On Thursday, for example, while anti-Wall Street protests in New York City targeted several subway stations and resulted in arrests and alleged police beatings, another demonstration was taking place in the city that used the "Occupy" moniker. Occupy People, organized by Buzzfeed.com, took place in front of the Time/Life building in midtown Manhattan to protest the fact that Ryan Gosling wasn't named the Sexiest Man Alive by People magazine. (Bradley Cooper took this year's honor.)
CBS station WCBS in New York reported that protesters chanted "Bradley Cooper is just fine, but Ryan Gosling is divine," while holding signs like "Ryan Gosling is proof that there is a god and she is a woman."
In an article on the People website, Executive Editor Liz Sporkin said, "We stand by our man! Bradley Cooper is the whole package. He's gorgeous, talented, brainy, loves his mom, can cook up a storm and speaks fluent French! Who can argue with that?" No word on Occupy People's next play, but a Change.com petition signed by over 3,500 people supporting Gosling is gaining momentum - in the name of human rights.
Meanwhile, campers who are waiting for Black Friday deals outside Best Buy locations are getting slapped with the Occupy label by some media outlets. Although it is clear that they aren't with the main movement, the fact that they were waiting outside 12 days before the sales begin - and there's more than one group of people willing to do it - has made some question if this will become a national cause.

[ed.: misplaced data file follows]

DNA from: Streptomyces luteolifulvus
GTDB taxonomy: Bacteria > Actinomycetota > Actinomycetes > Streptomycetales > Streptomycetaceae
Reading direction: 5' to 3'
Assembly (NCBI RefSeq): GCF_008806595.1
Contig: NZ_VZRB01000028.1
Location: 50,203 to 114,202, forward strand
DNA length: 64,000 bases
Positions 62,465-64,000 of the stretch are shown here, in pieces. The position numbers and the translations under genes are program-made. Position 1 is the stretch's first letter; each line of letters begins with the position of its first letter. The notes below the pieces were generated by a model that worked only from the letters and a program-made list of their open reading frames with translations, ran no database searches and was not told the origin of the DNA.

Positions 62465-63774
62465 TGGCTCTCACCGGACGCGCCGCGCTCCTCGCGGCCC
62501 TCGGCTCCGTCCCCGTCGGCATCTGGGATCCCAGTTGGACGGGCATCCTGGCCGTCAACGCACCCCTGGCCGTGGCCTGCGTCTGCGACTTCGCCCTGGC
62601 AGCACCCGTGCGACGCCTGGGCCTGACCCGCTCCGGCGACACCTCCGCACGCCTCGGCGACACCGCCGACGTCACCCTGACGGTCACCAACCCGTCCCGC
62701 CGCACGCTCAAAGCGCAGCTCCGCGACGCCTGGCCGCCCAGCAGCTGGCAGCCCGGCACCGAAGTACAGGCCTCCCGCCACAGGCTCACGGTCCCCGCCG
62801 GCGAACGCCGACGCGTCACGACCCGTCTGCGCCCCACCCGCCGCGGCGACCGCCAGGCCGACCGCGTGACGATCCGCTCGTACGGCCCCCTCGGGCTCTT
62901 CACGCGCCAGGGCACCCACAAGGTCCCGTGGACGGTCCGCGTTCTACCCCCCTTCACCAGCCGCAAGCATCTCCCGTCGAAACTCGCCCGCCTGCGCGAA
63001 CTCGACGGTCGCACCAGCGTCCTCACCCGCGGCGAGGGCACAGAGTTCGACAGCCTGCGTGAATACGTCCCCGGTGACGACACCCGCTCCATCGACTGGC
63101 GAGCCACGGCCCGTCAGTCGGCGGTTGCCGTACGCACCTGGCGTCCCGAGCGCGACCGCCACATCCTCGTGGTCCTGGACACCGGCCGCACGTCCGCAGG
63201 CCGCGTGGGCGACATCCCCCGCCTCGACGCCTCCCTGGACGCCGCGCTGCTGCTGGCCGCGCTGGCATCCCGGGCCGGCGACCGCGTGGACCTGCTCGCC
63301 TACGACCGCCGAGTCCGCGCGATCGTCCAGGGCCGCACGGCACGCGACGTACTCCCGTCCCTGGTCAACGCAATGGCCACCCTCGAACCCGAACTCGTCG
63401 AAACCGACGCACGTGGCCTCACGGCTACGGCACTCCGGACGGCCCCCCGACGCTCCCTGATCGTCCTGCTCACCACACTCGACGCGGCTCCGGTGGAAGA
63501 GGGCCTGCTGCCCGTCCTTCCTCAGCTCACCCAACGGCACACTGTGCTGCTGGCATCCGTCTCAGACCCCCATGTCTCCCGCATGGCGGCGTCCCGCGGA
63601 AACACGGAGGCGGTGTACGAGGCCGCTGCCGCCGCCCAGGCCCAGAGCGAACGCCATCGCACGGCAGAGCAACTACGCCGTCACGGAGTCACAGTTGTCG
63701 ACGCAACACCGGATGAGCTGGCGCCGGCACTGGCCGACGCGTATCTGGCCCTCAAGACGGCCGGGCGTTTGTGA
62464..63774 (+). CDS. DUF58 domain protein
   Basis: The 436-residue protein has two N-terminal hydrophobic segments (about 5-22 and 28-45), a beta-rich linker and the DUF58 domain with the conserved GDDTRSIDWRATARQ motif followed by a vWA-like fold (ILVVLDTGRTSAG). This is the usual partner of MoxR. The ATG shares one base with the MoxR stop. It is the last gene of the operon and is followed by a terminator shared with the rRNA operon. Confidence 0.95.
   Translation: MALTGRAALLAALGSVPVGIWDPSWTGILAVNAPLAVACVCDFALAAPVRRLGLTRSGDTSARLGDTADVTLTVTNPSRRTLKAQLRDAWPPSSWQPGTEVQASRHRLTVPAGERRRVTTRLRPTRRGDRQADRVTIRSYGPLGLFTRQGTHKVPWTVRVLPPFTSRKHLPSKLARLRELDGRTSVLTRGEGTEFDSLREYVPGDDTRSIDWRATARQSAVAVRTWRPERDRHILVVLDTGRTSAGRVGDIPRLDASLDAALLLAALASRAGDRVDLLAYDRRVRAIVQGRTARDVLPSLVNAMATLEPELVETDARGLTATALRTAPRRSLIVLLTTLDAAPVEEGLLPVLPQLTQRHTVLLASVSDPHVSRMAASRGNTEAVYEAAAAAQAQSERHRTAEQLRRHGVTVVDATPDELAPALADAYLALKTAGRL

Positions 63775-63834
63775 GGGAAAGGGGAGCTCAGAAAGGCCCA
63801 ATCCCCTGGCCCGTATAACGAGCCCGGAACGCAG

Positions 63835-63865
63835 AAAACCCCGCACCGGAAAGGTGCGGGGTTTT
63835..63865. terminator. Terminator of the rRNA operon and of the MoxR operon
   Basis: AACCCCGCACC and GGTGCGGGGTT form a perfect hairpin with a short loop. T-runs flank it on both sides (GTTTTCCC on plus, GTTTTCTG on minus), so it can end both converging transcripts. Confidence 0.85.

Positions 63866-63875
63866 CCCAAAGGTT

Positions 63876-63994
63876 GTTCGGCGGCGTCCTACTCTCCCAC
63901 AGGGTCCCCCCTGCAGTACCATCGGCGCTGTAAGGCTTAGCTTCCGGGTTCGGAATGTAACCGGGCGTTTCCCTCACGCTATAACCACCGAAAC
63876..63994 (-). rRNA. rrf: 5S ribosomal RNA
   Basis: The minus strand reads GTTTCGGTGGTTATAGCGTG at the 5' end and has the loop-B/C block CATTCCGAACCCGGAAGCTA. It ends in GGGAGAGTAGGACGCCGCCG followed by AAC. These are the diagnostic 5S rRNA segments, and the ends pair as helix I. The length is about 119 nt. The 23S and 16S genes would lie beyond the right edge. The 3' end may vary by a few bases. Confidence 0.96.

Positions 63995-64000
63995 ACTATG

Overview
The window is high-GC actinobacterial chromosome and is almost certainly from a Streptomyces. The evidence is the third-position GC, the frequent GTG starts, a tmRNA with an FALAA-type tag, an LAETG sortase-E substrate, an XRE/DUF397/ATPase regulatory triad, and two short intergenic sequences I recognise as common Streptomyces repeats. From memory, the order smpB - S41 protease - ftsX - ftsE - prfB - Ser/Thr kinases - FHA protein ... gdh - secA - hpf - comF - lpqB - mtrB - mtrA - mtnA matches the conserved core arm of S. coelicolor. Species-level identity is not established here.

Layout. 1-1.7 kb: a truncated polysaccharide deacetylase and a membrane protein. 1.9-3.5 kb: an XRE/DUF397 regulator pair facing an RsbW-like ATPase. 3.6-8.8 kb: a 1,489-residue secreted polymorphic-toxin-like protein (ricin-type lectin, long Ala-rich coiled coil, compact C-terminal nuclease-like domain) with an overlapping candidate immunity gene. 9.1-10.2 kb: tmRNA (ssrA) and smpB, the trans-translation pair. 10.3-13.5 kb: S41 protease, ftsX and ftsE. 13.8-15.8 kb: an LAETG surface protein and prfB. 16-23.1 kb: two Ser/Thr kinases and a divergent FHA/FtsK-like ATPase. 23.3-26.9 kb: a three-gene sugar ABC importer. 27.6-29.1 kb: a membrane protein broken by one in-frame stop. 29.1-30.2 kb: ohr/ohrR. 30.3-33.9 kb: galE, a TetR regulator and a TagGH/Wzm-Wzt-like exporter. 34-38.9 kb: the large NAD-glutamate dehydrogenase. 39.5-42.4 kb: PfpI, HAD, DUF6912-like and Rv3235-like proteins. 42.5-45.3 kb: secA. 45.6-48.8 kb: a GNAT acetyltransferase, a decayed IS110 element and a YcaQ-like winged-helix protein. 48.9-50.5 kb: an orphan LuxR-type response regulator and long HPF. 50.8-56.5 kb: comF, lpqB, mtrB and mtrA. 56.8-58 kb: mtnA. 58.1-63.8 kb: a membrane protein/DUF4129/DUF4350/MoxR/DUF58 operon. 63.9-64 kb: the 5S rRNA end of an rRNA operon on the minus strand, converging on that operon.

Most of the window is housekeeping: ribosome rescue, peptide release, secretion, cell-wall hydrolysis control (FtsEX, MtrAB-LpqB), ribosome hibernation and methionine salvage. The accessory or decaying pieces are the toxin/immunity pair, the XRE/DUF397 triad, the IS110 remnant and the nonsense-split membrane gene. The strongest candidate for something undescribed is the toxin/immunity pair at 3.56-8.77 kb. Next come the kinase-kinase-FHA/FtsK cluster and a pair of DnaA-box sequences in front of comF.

Possibly the only real alternative Occupy spin-off that is actually related to the protester's movement is the popular tumblr Awwccupy Wall Street, which features the pets who have been hanging out with their owners at the rallies. Sure, they probably can't read what their signs say, but the fact that they are staying loyal to the cause has made for viral, semi non-political fodder.
Of course, some people have decided that if there's going to be an Occupy movement, there's no reason why they shouldn't try and monetize it. According to The Smoking Gun, Robert and Diane Maresca, a Long Island, N.Y. couple, tried to copyright the Occupy Wall Street name so they could use it as a "global brand." They hoped to capitalize on official Occupy wall Street merchandize including bumper stickers, beach wear and hobo bags.
In an interview with the website, Robert Maresca said that he was disappointed when he discovered a Brooklyn man had trademarked "We are the 99 percent," but believed Occupy would become "a more powerful brand." The couple has since dropped their trademark application, The Smoking Gun reported.